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Piano, not keyboards

Brett Harris of Wind Playing Tricks on instrumental San Diego

instrumental piano band The Wind Playing Tricks discusses Keith Emerson and San Diego’s progressive-rock DNA.
instrumental piano band The Wind Playing Tricks discusses Keith Emerson and San Diego’s progressive-rock DNA.

The recent passing of Keith Emerson underscores how keyboards don’t play as big a role in pop music as in the days when Emerson, Lake, & Palmer, Deep Purple, Yes, and Edgar Winter ruled the world.

“I just think piano is the mother of all instruments,” says Brett Harris, who moved to San Diego from Arizona so he could get a degree in music composition from the University of San Diego.

Video:

"Chemical Hands"

...by The Wind Playing Tricks

...by The Wind Playing Tricks

“If it’s used to its full potential, it can do so much. Keith Emerson used it to its full potential.”

Harris admits his piano-centric trio, The Wind Playing Tricks, has a hard time swimming against the tide of guitar-driven rock.

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“It can make it harder to fit in if you’re in an outsider genre.” And The Wind Playing Tricks is certainly “outsider.”

There are no vocals. And then there’re those time changes.

“In my studies I learned that not everything needs to be said in four or three [time signature]. We have one piece that is three/two. And there’s one phrase that’s 7/7/7/6/7.”

He formed Wind Playing Tricks hoping San Diego’s progressive musical DNA would be helpful.

“San Diego is famous for math-rock bands,” Harris says. “Chon has all sorts of time and harmony changes. And there was all the work Jimmy LaValle did with Tristeza and Album Leaf. It inspires us to know bands like that and Sleeping People come from San Diego. It’s encouraging to know Earthless, which has no vocals, can fill the Casbah two nights in a row. Chon proves that an instrumental-based band can tour the country and fill houses.... The pop-music scene is dominated by guitars, synthesizers, and drum beats. It’s gratifying to see people can still do it another way.”

Past Event

Wolves of Eden

  • Wednesday, April 6, 2016, 9 p.m.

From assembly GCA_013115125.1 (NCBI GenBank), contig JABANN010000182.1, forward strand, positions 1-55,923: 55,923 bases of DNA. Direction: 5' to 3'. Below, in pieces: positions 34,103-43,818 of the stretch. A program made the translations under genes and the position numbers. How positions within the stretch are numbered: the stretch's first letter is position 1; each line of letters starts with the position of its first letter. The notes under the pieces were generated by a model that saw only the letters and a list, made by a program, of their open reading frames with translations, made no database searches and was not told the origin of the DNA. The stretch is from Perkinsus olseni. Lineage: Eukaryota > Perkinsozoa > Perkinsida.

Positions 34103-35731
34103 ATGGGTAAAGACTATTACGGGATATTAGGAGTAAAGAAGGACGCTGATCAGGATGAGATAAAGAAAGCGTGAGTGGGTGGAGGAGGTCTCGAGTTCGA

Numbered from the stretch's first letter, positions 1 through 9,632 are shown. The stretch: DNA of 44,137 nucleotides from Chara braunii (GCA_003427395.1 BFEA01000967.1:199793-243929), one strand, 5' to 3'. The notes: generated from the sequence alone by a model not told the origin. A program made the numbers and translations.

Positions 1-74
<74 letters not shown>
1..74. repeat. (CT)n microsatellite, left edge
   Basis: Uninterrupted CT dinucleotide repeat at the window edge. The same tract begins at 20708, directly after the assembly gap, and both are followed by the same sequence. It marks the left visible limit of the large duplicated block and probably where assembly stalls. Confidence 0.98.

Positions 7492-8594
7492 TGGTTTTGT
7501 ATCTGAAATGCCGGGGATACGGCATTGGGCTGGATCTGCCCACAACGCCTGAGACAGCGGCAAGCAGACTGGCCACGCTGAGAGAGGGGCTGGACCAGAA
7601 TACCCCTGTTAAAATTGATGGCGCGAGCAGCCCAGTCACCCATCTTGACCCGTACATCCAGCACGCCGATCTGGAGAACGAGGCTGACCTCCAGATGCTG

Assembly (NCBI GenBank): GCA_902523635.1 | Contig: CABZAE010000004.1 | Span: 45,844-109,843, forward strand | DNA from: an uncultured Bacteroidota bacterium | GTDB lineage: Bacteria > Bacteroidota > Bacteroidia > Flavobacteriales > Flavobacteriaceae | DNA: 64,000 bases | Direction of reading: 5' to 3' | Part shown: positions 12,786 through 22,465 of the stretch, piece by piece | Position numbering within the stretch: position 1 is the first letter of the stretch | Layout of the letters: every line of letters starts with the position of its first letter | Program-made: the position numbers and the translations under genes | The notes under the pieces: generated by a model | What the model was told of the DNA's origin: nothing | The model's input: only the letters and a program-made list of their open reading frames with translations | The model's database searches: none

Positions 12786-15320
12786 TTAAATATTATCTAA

• Hideout, 3519 El Cajon Boulevard, San Diego
  • 21+

Brett makes it clear that he plays “piano” and not “keyboards.” He makes sure the electronic keyboards he plays onstage sound like the real thing.

“Face it, it’s hard to have a [traditional] piano. Not everyone has that option.”

And fellow millennials, he says, have found it too easy to rely on available technology. “Now you can get a MIDI keyboard where it’s easy to get nice-sounding chords or an arpeggio by just pushing a button.”

The Wind Playing Tricks appears Wednesday, April 6, with Wolves of Eden and Philosophers Ray Gun at the Hideout.

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instrumental piano band The Wind Playing Tricks discusses Keith Emerson and San Diego’s progressive-rock DNA.
instrumental piano band The Wind Playing Tricks discusses Keith Emerson and San Diego’s progressive-rock DNA.

The recent passing of Keith Emerson underscores how keyboards don’t play as big a role in pop music as in the days when Emerson, Lake, & Palmer, Deep Purple, Yes, and Edgar Winter ruled the world.

“I just think piano is the mother of all instruments,” says Brett Harris, who moved to San Diego from Arizona so he could get a degree in music composition from the University of San Diego.

Video:

"Chemical Hands"

...by The Wind Playing Tricks

...by The Wind Playing Tricks

“If it’s used to its full potential, it can do so much. Keith Emerson used it to its full potential.”

Harris admits his piano-centric trio, The Wind Playing Tricks, has a hard time swimming against the tide of guitar-driven rock.

Sponsored
Sponsored

“It can make it harder to fit in if you’re in an outsider genre.” And The Wind Playing Tricks is certainly “outsider.”

There are no vocals. And then there’re those time changes.

“In my studies I learned that not everything needs to be said in four or three [time signature]. We have one piece that is three/two. And there’s one phrase that’s 7/7/7/6/7.”

He formed Wind Playing Tricks hoping San Diego’s progressive musical DNA would be helpful.

“San Diego is famous for math-rock bands,” Harris says. “Chon has all sorts of time and harmony changes. And there was all the work Jimmy LaValle did with Tristeza and Album Leaf. It inspires us to know bands like that and Sleeping People come from San Diego. It’s encouraging to know Earthless, which has no vocals, can fill the Casbah two nights in a row. Chon proves that an instrumental-based band can tour the country and fill houses.... The pop-music scene is dominated by guitars, synthesizers, and drum beats. It’s gratifying to see people can still do it another way.”

Past Event

Wolves of Eden

  • Wednesday, April 6, 2016, 9 p.m.
  • Hideout, 3519 El Cajon Boulevard, San Diego
  • 21+

Brett makes it clear that he plays “piano” and not “keyboards.” He makes sure the electronic keyboards he plays onstage sound like the real thing.

“Face it, it’s hard to have a [traditional] piano. Not everyone has that option.”

And fellow millennials, he says, have found it too easy to rely on available technology. “Now you can get a MIDI keyboard where it’s easy to get nice-sounding chords or an arpeggio by just pushing a button.”

The Wind Playing Tricks appears Wednesday, April 6, with Wolves of Eden and Philosophers Ray Gun at the Hideout.

Sponsored
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